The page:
The Drift On Tesla: How Founder Musk Drove Profitability

“The Tesla Model S takes everything you know about cars and stands it on its head,” an overview of the sporty vehicle started out in Consumer Reports last week. And that’s a good thing, with the car garnering 99 out of a possible 100 points -– CR’s top-scoring automobile ever -- “even though it's an electric car. In fact,” the report continues, it earns that designation “because it is electric.”

CR’s findings were announced on a “near-perfect day” for the motor company,’s Richard Davies writes, as it also announced its first-ever quarterly profit –- $11.2 million -– after 10 years in business.



It was also a rare dose good news for the “nascent electric vehicle market where, with rare exception, things have come unplugged,” writes The Detroit Bureau’s Paul A. Eisenstein, citing Fisker Automotive laying off 75% of its workforce, Coda filing for Chapter 11 and the Chevy Volt losing steam (although, on the plus side, the Nissan Leaf has so far had a 160.4% year-over-year increase in sales this year.)

Tesla shares have doubled over the past six weeks, and many investors shorting the stock have closed out their positions, Forbes Steve Schaefer reports. Most of sales, thus far, have come from the West Coast but Tesla is ramping up and will begin marketing the Model S to Europe in the third quarter “and projects global demand will hit 30,000 cars,” reports Quartz’ Todd Woody –- with 10,000 sales in Europe and 5,000 or so in Asia.

“There's a tremendous amount of enthusiasm for this car and this company in California, which we don't see here on the other side of the continent,” Theodore O'Neill, founder of Connecticut-based Litchfield Hills Research tells USA Today’s Chris Woodyard, Brent Snavely and Nathan Bomey. “How far can Tesla go? As far as they want to go.”

“This car does feel like tomorrow. And it’s being acknowledged for just that,” says Dan Neil, the Wall Street Journal’s Rumble Seat columnist (famously ex of the Los Angeles Times) on “WSJ Live.”

It doesn’t take a rocket scientist to figure out that one of Tesla’s marketing strengths is CEO Elon Musk, a combative and visionary rocket entrepreneur and PayPal co-founder who, like the best business innovators is self-delusionary enough to “willfully ignore all those naysayers and all that evidence to the contrary” and, as Chris Anderson wrote in a Wired profile last year, “disrupt the most difficult-to-master industries in the world.”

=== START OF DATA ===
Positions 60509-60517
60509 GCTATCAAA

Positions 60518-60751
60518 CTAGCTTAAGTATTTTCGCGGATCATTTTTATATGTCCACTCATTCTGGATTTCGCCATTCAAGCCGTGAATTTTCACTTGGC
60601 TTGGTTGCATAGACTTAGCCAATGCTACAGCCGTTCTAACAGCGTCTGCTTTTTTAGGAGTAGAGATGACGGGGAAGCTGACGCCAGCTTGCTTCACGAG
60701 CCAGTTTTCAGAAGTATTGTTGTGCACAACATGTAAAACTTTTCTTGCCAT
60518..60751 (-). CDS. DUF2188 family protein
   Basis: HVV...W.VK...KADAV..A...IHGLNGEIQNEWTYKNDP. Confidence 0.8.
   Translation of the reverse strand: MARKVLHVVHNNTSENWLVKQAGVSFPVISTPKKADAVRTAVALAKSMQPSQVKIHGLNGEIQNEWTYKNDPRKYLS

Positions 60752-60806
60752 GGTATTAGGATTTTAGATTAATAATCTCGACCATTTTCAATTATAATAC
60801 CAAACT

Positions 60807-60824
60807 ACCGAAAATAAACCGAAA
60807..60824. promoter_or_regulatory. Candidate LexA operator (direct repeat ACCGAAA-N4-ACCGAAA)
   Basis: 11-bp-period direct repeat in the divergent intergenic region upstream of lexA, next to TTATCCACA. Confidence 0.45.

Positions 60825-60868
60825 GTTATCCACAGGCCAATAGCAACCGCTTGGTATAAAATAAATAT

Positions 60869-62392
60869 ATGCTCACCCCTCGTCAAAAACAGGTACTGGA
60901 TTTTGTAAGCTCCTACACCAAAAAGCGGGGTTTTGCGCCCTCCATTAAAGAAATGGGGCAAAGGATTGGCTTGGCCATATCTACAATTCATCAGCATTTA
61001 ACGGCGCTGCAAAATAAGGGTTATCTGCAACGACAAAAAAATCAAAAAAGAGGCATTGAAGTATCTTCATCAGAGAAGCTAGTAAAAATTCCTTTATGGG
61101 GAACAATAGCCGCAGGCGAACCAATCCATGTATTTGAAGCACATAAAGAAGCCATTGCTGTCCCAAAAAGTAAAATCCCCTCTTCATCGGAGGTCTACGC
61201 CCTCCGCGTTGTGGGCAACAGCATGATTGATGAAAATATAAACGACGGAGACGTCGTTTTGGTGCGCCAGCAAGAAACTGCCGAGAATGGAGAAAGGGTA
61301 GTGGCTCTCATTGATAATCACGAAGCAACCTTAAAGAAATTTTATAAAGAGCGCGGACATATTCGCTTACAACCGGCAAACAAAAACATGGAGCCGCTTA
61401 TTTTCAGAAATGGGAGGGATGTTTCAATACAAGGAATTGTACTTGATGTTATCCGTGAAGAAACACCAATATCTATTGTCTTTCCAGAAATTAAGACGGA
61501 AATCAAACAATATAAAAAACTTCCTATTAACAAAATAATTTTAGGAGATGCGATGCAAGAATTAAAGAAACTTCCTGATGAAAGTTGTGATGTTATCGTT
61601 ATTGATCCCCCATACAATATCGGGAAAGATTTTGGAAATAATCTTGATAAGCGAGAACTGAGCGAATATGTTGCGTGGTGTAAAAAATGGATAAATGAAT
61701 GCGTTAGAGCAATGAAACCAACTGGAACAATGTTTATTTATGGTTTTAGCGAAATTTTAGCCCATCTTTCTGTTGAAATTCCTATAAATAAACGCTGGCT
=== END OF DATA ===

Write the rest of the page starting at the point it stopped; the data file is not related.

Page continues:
Nor does he suffer naysayers gladly.

“He has also shown a willingness to take on critics, notably the New York Times,” points out the Economist’s Joseph Schumpeter. “Tesla was generally considered the winner in a dispute over a critical review by the newspaper of the Model S, with the Times acknowledging that its reporter did not use especially ‘good judgment’ in a test drive that depleted the car’s battery.”

“Why has Tesla made it when so many others have not?” asks Forbes’ Joann Muller. Well, there’s the quality of the Model S, of course. But then there’s the Musk factor:  “He had the stomach to push through difficult times, and the chutzpah to twist the arms of reluctant investors.”

Tesla’s road to profit has its shares of curves, as its letter to investors last week indicates. “$7 million came from development services for the Mercedes-Benz B-Class Electric and Toyota RAV4 EV, while 12% of revenue – $68 million – came from selling zero emission vehicle (ZEV) credits to other automakers. Tesla expects that number to decline as the year wears on and assumes that a gross margin of 25% in Q4 will not include the ZEV credits,” writes Wired’s Damon Lavrinc.

Even before it announced its overall results last week, Consumer Reports released a video of its auto test director Jake Fisher gleefully fishtailing –- “drifting” seems to be the technical term -- around the test track in a Model S after having turned off the traction control.

“Driving a Tesla Model S is like having your own private amusement park,” CR’s Eric Evarts reports. “Not that we advocate tire-smoking, tail-sliding turns on any public road -- ever! But such drifting can be a measure of a car's great-handling chops, as well as its available power. And boy, can the Tesla drift!”

There are, no doubt, a couple of tons of metaphors there vis-à-vis the electric car market overall, but right now the drift is straight upwards for Musk and Tesla.

1 comment about "The Drift On Tesla: How Founder Musk Drove Profitability".
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  1. Dan Auito from Next Century Studios, May 15, 2013 at 9:51 a.m.

    Fun Read Thom. Bravo for making info fun today!

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